- The Washington Times - Sunday, June 1, 2008

PURE GOLDWATER

Edited by John W. Dean and Barry M. Goldwater Jr.

Palgrave McMillan, $27.95, 416 pp.

REVIEWED BY CLAUDE R. MARX

Presidential candidates who lose by a landslide tend to be relegated to the dustbin of history. If they are mentioned at all it is as one-sentence reference in a textbook or an answer on “Jeopardy.” Sen. Barry M. Goldwater - who along with William F. Buckley Jr. and Ronald Reagan is considered one of the three pillars of modern conservatism - is an exception to that rule.

He is not only still the subject of books and articles, but many conservative politicians (as well as Sen. Hillary Rodham Clinton) cite him as one of their inspirations for getting into politics.

Though Goldwater wrote several memoirs and books about his world view, because they were published in his lifetime there is a cautious tone to them. That is not the case with “Pure Goldwater,” a collection of previously unpublished letters and journal writings edited by his son, former Congressman Barry M. Goldwater, Jr., and former White Housel John W. Dean, a prep school classmate of the younger Goldwater.

The book is a field guide to presidential and legislative politics of the middle to late-20th century. Reading Goldwater’s descriptions of everything from behind-the-scenes dealings in the Senate or his interactions with Richard Nixon (whom Goldwater thought was both dishonest and insufficiently devoted to conservatism) will provide a literary fix for even the hardest core political junkies.

While Sen. Goldwater was too much of a free spirit to have been a standout legislator, he picked substantive and symbolic issues that enabled him to develop a strong national following among conservatives who felt the GOP was adrift.

The book contains some interesting tidbits about his efforts defending Sen. Joseph McCarthy’s goals of rooting out communists in the government. Sen. Goldwater supported his colleague’s objectives, if not his methodology, and the Arizonian unsuccessfully fought efforts to have the full Senate censure Sen. McCarthy.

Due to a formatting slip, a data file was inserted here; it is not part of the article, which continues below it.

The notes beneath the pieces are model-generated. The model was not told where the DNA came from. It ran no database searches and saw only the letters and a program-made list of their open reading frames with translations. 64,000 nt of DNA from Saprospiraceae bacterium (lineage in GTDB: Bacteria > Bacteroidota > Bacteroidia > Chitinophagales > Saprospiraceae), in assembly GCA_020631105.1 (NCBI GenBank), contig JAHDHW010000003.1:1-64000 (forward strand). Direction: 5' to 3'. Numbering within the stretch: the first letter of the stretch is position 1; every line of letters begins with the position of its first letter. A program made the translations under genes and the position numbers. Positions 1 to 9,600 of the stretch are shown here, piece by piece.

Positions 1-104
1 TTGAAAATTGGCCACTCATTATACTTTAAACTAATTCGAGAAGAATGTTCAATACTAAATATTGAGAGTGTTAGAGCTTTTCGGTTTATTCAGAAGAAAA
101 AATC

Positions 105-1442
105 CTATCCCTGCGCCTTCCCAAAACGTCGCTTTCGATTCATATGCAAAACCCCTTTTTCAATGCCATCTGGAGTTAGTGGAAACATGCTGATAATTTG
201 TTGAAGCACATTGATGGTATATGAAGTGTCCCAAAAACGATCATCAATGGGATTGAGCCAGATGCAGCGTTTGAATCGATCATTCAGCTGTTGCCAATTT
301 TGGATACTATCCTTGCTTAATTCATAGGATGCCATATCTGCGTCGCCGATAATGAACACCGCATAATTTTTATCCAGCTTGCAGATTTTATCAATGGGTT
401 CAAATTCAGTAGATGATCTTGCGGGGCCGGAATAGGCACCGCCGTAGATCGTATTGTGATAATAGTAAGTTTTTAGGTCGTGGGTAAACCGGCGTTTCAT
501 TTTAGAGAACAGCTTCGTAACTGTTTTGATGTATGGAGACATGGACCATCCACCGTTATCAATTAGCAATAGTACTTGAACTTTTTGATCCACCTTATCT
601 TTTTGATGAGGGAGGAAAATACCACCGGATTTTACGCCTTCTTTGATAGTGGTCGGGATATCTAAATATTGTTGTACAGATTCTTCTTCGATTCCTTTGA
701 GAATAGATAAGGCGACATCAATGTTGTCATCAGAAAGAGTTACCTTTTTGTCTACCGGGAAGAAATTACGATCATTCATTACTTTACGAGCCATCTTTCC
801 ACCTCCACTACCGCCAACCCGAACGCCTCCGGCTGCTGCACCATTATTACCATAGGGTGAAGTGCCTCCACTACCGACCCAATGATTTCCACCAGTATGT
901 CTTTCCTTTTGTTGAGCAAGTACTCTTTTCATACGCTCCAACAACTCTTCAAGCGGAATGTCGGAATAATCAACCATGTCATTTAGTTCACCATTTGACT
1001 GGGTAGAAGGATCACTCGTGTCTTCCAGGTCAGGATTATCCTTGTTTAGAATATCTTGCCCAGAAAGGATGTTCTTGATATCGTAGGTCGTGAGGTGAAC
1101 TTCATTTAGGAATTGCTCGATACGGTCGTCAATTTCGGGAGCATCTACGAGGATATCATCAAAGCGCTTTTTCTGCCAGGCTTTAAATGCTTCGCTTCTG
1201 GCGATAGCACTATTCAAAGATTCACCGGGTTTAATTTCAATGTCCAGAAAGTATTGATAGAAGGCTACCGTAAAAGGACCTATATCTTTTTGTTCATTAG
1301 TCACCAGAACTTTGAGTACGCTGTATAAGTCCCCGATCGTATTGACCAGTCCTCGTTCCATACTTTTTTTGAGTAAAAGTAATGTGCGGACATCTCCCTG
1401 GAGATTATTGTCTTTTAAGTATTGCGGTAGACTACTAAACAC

In a journal entry, Sen. Goldwater describes how he and Sen. McCarthy’s attorney Edward Bennett Williams snuck into Sen. McCarthy’s hospital room to get him to sign letters of apology that several senators might have been enough to kill the censure motion.

“At one point, Joe actually had the pen to sign one of the letters. For reasons I’ll never know, he suddenly threw down the pen and very emphatically told us he would never apologize. He became quite upset and rang for his nurse who came and on seeing us there, called the Commandant of the hospital,” Sen. Goldwater wrote. “He came immediately and was threatening to have us placed under arrest when I told him who I was … He told us to go and not to bother Joe anymore so we left.”

The senator’s bluntness is very much in evidence throughout “Pure Goldwater.” The bitterness of losing badly to President Johnson in the 1964 election is apparent in Goldwater’s notes in March 1977. He wrote that LBJ was “not a good president; he wasn’t honest enough to be a good president, although some very good legislation passed under his administration [presumably he wasn’t referring to the Civil Rights Act which Goldwater opposed] that probably should have been passed long before. Don’t get me started on that S.O.B. and his weakness, his dangerousness, and his exploitation of others.”

While reading the book one can’t help but think of Sen. Goldwater as an amusing relative who makes some good points but you are glad that he’s not the one calling the shots. It’s very apparent why President Reagan, who expressed similar thoughts as did his friend from Arizona but did so in a more appealing manner, is the conservative icon who won the presidency.

Messrs. Dean and Goldwater don’t include much commentary or contextual analysis in the book. That’s a net plus because the late senator has been written about and critiqued (though most of the evaluations tend to be either critical or hagiographic, with little middle ground) rather extensively.

By compiling his writings and publishing many of them in “Pure Goldwater,” the editors have performed a great public service by letting those interested read the historical record and render a verdict for themselves.

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